HB 742

83(R) - 2013

Vote Recommendation

  • Negative
  • Neutral
  • Neutral
  • Negative
  • Neutral


Mark Strama

Bill Caption

Relating to a grant program for certain school districts to provide summer instruction primarily for students who are educationally disadvantaged and summer teaching opportunities for high-performing, new, and student teachers.

Fiscal Notes

The fiscal implications of the bill cannot be determined at this time because the bill does not specify a methodology for determining grant awards, and the number of districts that could qualify is too large to estimate the population that could potentially be served. No significant fiscal implication to units of local government is anticipated. TEA indicates that two full-time equivalents would be required to administer the program and provide technical assistance to applicants and grant applicants at a cost of $84,408 in fiscal year 2014 and $76,408 in subsequent years including salary, benefits, and other operating expenses. TEA indicates that the evaluation to determine the effectiveness of the program would cost an estimated $250,000 in fiscal year 2015 and $100,000 in fiscal year 2017.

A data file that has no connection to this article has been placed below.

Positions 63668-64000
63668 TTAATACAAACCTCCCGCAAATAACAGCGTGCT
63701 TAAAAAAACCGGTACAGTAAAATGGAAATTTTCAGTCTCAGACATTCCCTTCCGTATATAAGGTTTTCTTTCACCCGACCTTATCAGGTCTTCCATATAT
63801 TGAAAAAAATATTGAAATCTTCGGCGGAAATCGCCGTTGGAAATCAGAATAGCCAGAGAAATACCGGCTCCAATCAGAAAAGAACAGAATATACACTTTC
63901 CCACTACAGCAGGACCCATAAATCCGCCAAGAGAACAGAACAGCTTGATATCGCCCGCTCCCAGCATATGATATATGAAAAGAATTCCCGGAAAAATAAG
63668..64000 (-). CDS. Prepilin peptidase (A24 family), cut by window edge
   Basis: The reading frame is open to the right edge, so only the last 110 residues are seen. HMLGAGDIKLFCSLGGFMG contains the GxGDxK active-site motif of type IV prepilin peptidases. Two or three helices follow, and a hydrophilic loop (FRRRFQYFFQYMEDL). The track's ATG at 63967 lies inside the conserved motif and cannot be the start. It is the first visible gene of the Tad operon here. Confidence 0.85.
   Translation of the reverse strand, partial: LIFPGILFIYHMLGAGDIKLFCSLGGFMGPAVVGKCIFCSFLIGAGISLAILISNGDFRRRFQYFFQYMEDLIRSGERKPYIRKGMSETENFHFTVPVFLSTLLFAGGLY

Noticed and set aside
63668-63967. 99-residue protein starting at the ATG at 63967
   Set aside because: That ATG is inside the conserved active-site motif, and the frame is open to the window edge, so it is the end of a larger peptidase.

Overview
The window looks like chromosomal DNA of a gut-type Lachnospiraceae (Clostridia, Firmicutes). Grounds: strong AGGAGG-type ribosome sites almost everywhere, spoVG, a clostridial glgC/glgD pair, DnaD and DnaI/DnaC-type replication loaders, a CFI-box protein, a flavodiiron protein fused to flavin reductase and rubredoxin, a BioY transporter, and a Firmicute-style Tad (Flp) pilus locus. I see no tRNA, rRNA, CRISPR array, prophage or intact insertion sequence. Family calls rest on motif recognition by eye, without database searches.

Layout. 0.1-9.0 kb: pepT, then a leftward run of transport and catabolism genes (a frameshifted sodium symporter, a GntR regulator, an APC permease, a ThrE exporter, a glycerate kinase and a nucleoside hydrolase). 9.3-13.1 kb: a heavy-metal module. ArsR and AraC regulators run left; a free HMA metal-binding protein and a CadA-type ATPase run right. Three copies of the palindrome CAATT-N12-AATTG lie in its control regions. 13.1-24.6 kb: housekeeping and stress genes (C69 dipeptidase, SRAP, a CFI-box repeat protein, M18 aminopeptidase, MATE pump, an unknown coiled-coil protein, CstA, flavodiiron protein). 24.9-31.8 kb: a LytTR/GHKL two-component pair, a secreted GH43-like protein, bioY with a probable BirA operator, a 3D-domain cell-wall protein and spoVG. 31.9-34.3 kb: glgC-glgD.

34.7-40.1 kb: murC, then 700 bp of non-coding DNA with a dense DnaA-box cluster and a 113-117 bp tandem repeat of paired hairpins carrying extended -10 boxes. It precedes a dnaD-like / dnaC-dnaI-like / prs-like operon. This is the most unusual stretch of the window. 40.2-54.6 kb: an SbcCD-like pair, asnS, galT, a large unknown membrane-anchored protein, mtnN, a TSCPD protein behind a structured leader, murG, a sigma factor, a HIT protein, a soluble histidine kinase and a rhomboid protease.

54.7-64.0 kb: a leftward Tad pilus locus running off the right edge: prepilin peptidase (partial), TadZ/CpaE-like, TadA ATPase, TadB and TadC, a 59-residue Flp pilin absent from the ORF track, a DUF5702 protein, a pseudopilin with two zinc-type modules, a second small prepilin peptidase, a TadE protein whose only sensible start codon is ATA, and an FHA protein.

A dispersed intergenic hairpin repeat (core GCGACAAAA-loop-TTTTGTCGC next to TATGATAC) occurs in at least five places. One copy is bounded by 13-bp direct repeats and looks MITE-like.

Bill Analysis

Summary: HB 742 would provide grant programs to not more than 10 school districts that provide summer education for pre-kindergarten through eighth grade students who are considered disadvantaged. The legislation would intend to educate students, provide professional development for new teachers as well as student teachers, and add compensation for existing teachers by furthering their employment through the summer. HB 742 would require the districts to submit an annual report to the Texas Education Agency (TEA) and the districts would have to receive an evaluation by a third-party vendor.

Analysis: This legislation seeks to address the very real problem of the summer learning gap that especially affects lower income families. Unfortunately HB 742 would expand the scope of government by essentially developing a costly pilot program for year round school attendance that would also increase the tax burden. This could also provide a basis for mandatory year round schools in the future. Finally, formal pre-k education has not been demonstrated to have a long term benefit. To assist disadvantaged students, non-profit organizations can address this need and educate students more efficiently with no mandated cost to taxpayers. We oppose HB 742.